0x01 is an attention message to begin an exchange. The controller idles its response data line which is read as 0xFF. • 0x42 polls the controller for its button state. Meanwhile the controller responds to 0x01 with 0x41 indicating its controller type and data length in 16-bit words. • 0x00 0x00 0x00 are dummy messages to allow the controller to respond to the request. • 0x5A is a spacer message used when the controller is not ready to respond yet. • The controller responds to 0x42 with two data messages holding the button state response bitfields. The console stores the responses to its messages and extracts the appropriate values and bitfields. Read the documents for more info!

The Design of The Device (or 'Exploding Shorts and Accidental Whiffs')

Drawing out a diagram of what a hypothetical device would look like and what would be required of it. As you can tell by the upper diagram, I've thought it thought a whole lot: its a rectangular gizmo that connects to an Amiga and a PS2 pad and does stuff. The board will need: • Power filtering and management. • ICSP pins for programming the microcontroller. The microcontroller will need: • 12 GPIO pins total: • - 7 5-volt tolerant pins for connecting to the Amiga side. • - 5 pins for connecting to the PS2 controller. Since I already own a PICkit 2, it would be dandy for the MCU I pick to be compatible with it. That narrows down the list of possible chips to the Microchip range (ignoring oddball hacks to make it work with AVR) (and I later learned that Microchip had bought Atmel anyway, so they're all Microchip chips. How the heck was that allowed to happen?). I've got a list of all the communication pins, their voltages and their roles. Here's the very first sketch of the device. It's either a 5V-compatible MCU, or a 3.3V MCU with 5V tolerant pins. If I'm using a 3.3V MCU, I can't output the 5V High voltage required by the CD32, so I'll have to use open-drain outputs and use pull-ups to provide the High state. The bidirectional pin has a pull-up to prevent unusual states if neither side decides to drive the line. The lower right diagram shows how open-drain outputs can output a higher voltage than the MCU can supply. The PS2 pad has to be powered by 3.3V, so I've made a note to have a 3.3V LDO regulator on the board. This is the same type as the Ocelot since I ordered a pack of 5 samples for future projects. Either side of the regulator has a pair of decade caps: a ceramic and an electrolytic. There's also caps on the power output interface to the PS2 pad to ease things with the pad's power drain. The values I'll also copy from the Ocelot. I never did find out what the current draw of a PS2 pad was. I haven't decided if I'm going to interpose a buffer or driver to the PS2 SPI communication lines. The PS1/PS2 controllers cannot source current: they are open-drain outputs, so I have to provide pull-up resistors to bring the line up when the pad goes into a high-Z state. This applies to the DATA and ACKOWLEDGE lines, which are controlled entirely by the pad. The other lines, ATTENTION, CLOCK and COMMAND, are controlled by the PS2, so I can let the PIC control these directly with no problems. I suspect the PS2 pad's motors are pretty thirsty, and they require too high a voltage anyway, so I'm going to ground the motor supply voltage. Also notice in the lower left of the IC I've decided to allow for jumpers to select special features of the emulated CD32 pad, such as allowing one of the face buttons to be output as CD32 UP to allow the pad to be used on older Amiga games without accidental whiffs of up causing the player to jump inadvertently during play. In this version, a 5V MCU is used. I've added current-limiting resistors on all the Amiga's communication lines, in case of bus contention. (The caption reads 'Amiga is an active system that may try to drive the pins, current-limiting resistor to avoid exploding shorts.' - a common hazard.) In a scenario where one side is trying to drive a line to 5V and the other to 0V, then there'll be 5V across a limiting resistor. To reduce this current to <1mA, the resistors would have to be 5k. I decided against using a 5V MCU because communicating to the PS2 side would be too involved. I asked on the Electronics Stack Exchange for how to find the list of devices supported by my PICkit 2. The question was comprehensively answered by one Bruce Abbott, which was very helpful. Then the question was closed because asking on how to find the correct documentation for a microcontroller programmer was off-topic for an electronic engineering Q&A, which was not very helpful. *raised eyebrow shrug gesture* I'm afraid I just don't get it. I picked out some families at random, and decided to go with the PIC24 series in the end. The PIC16 seemed incredibly basic and old, whereas the PIC24 look like the 'little bro' of the all-singing, all-dancing dsPIC33 which I used in the Ocelot. Like so. It's looking pretty good. It's a 3.3 volt MCU compatible with the PICkit 2, those seven grey rectangles indicate 5V-tolerant inputs. It can do SPI; all those RPx bolded pins can be remapped to the internal peripherals.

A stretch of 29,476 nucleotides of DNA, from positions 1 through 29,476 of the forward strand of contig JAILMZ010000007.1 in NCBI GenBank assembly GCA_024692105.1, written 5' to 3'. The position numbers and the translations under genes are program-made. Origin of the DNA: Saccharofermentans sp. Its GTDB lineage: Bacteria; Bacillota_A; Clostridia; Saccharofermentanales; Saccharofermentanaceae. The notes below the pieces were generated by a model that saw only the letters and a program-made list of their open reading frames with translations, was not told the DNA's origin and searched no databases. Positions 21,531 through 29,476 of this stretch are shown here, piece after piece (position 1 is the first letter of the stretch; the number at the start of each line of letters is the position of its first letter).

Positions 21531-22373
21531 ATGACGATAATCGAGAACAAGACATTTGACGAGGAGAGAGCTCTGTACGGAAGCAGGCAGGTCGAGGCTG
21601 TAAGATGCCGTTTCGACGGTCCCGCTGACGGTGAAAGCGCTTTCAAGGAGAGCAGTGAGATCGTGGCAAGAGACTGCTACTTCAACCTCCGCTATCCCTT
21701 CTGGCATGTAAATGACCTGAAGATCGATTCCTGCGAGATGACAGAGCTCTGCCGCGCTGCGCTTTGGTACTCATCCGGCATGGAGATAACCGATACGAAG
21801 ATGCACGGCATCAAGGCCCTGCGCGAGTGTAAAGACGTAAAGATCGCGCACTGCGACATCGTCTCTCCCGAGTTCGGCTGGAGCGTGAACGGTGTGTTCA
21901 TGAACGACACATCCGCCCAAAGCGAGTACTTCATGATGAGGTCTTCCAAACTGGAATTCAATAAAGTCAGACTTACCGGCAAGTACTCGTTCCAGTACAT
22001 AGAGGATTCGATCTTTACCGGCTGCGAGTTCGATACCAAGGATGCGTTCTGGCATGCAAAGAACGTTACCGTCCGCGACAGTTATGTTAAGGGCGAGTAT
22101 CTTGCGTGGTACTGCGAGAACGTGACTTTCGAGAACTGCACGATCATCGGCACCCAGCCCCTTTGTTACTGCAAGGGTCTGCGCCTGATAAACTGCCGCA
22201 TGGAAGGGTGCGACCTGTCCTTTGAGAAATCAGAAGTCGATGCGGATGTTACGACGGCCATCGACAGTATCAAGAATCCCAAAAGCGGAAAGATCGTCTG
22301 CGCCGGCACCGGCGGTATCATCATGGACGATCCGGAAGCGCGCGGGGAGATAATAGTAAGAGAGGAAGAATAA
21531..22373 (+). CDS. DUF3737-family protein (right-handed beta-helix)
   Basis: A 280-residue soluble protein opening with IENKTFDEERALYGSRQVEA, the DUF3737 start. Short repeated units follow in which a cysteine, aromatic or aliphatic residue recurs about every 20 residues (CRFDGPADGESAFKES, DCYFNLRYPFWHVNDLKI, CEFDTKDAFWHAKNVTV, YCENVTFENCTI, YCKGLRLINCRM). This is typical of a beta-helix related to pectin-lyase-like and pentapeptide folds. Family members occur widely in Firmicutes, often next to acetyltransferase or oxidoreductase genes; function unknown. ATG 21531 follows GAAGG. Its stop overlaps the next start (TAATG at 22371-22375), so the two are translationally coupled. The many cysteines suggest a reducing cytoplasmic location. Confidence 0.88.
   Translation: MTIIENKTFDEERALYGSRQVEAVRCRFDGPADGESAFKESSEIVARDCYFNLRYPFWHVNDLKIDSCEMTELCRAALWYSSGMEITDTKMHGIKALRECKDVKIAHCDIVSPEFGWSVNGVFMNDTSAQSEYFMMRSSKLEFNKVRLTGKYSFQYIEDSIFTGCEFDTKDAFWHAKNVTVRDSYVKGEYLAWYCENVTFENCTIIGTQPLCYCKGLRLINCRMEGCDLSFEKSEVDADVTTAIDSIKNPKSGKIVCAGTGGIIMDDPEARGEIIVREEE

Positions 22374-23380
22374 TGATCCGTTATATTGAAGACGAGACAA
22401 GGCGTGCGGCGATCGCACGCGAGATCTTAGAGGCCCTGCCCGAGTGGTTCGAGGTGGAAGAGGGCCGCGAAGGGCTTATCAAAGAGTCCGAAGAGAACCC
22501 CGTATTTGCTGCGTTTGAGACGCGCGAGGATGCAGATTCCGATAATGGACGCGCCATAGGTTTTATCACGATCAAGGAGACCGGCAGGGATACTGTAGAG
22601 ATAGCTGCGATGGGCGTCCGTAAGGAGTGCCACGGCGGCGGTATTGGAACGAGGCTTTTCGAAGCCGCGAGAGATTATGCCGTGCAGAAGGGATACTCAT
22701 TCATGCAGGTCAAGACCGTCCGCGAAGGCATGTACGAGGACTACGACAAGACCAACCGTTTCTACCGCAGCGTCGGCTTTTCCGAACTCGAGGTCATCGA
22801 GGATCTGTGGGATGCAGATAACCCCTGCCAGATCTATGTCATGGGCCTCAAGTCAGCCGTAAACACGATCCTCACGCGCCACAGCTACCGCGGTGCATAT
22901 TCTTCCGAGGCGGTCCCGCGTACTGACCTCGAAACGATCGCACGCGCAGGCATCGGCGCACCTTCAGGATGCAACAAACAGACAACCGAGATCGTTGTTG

The Design of The Software

Here's some drafts of what the device would have to do. I'm writing down the software in note form before I decide what I'm going to make the device out of, or if I'm even going to do it. If I can't come up with at least an outline of an answer, buying a bunch of expensive stuff seems foolish.